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Public toilets, lifeguards and access to Hilbre Islands to return

Wirral Council is continuing to exercise caution in lifting restrictions in response to changes in national guidelines. However, ahead of this weekend, a number of developments have been made possible as part of a wider Summer Coastal Plan that is being implemented in Wirral.

Some public toilets are reopening, beach lifeguards are returning and restrictions are being lifted for people wanting to walk to Hilbre Islands this weekend as part of the summer planning.

The council is investing around £25,000 to ensure some existing public toilet blocks can be opened up in a limited manner, including three cubicles at Harrison Drive (New Brighton), one at Marine Point (New Brighton), and four cubicles at Moreton Common.

In addition, temporary public toilets are being installed at West Kirby (Wirral Sailing Centre) and Hoylake (near to the RNLI station) while alteration works are being carried out to the existing blocks in those locations to get them ready for a safe reopening.

There will be a comprehensive and very regular cleaning regime in place to ensure that the facilities are kept as clean and hygienic as possible. The facilities will be open during peak daytime hours.

Due to the limited number, the advice for residents and visitors is that, where possible, they should only be using them as a last resort. This is so they can be kept as accessible as possible for people with health conditions that might mean they need to use a toilet urgently.

A further development this weekend is that the full beach lifeguard service provided by the RNLI is resuming at more locations along Wirral’s coastline from 27th June, which also means that restrictions on walking to Hilbre Islands can now be lifted.

However, if people are planning a walk out to the Islands they need to stay mindful of a number of issues. The key thing they need to consider is tide times – these are posted daily on the Dee Lane noticeboard.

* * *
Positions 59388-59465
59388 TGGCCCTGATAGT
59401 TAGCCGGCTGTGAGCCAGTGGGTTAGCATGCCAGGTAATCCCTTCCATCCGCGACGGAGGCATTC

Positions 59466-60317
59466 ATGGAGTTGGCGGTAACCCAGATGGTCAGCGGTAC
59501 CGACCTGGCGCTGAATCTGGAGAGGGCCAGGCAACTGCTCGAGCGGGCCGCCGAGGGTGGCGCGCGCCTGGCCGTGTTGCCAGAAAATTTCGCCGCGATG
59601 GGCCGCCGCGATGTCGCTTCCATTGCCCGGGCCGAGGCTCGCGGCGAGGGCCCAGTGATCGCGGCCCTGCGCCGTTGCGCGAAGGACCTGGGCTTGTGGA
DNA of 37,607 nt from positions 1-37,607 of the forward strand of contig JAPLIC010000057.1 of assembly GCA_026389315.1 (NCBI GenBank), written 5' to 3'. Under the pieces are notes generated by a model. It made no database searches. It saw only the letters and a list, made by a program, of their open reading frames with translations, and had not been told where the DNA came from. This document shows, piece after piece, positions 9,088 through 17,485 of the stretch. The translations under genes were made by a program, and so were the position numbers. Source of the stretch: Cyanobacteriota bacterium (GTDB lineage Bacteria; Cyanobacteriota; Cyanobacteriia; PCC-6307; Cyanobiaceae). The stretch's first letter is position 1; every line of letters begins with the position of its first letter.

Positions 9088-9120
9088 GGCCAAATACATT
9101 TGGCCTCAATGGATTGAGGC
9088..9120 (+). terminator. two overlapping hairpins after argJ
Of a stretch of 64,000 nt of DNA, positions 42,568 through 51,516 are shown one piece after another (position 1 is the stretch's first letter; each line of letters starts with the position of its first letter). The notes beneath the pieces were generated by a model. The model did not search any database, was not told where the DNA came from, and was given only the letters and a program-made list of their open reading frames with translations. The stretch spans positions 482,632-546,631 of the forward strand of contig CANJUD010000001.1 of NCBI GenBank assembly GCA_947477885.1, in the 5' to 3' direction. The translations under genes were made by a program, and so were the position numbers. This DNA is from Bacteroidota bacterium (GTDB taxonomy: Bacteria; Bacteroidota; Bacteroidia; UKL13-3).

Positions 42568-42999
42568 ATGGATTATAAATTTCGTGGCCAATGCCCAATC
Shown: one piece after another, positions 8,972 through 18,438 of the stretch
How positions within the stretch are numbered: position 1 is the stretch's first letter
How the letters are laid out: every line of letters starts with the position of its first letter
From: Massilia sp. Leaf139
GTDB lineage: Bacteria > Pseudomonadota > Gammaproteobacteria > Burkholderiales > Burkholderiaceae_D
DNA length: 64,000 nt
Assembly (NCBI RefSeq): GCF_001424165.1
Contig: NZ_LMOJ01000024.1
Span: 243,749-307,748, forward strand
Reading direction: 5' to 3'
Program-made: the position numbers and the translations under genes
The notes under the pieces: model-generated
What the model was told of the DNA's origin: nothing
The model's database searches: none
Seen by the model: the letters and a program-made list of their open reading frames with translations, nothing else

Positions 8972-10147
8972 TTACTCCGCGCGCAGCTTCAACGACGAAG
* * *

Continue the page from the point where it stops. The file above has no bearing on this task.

The Islands get cut off from the mainland by the tide for about six hours out of every 12, so if anyone is planning a visit, they must allow themselves enough time to cross and return safely. Walkers should also be aware that there are no facilities or services on the islands.

Other aspects of the Summer Coastal Plan include an increased number of bulk bins being put in in high footfall areas backed up with an increased level of street cleansing. It also looks at parking and traffic management issues and sets out details about how the council will work with partners such as Merseyside Police and Merseyside Fire and Rescue Service to tackle community safety issues.

Cllr Julie McManus, Wirral Council Cabinet member for Community Services, said: “There are unprecedented demands being placed on council services across the board right now due to the impact of the ongoing Covid-19 pandemic.

“Proceeding with caution and having the safety of residents and council staff at the forefront of our thinking, we are beginning to reintroduce some of those services and amenities that had to be closed during the lockdown. We are also investing significantly in making improvements to how we deliver some of these services in light of evolving government guidance. I’m proud of our response to date and I’m pleased with the plans we have brought together for our coastal areas over the summer months.

"However, I strongly urge everyone to continue to take personal responsibility and use their judgement when they are out and about enjoying everything that is great about the Wirral’s coast.  This virus has not gone away. The advice around handwashing, social distancing and limiting contact with people outside of your immediate household remains a vital means of reducing the likelihood of a further wave of infection.

“If people treat each other and their local environment with the respect it deserves – give each other space, put all your litter in the bin – then we will all benefit and be free to enjoy our outdoor space this summer.”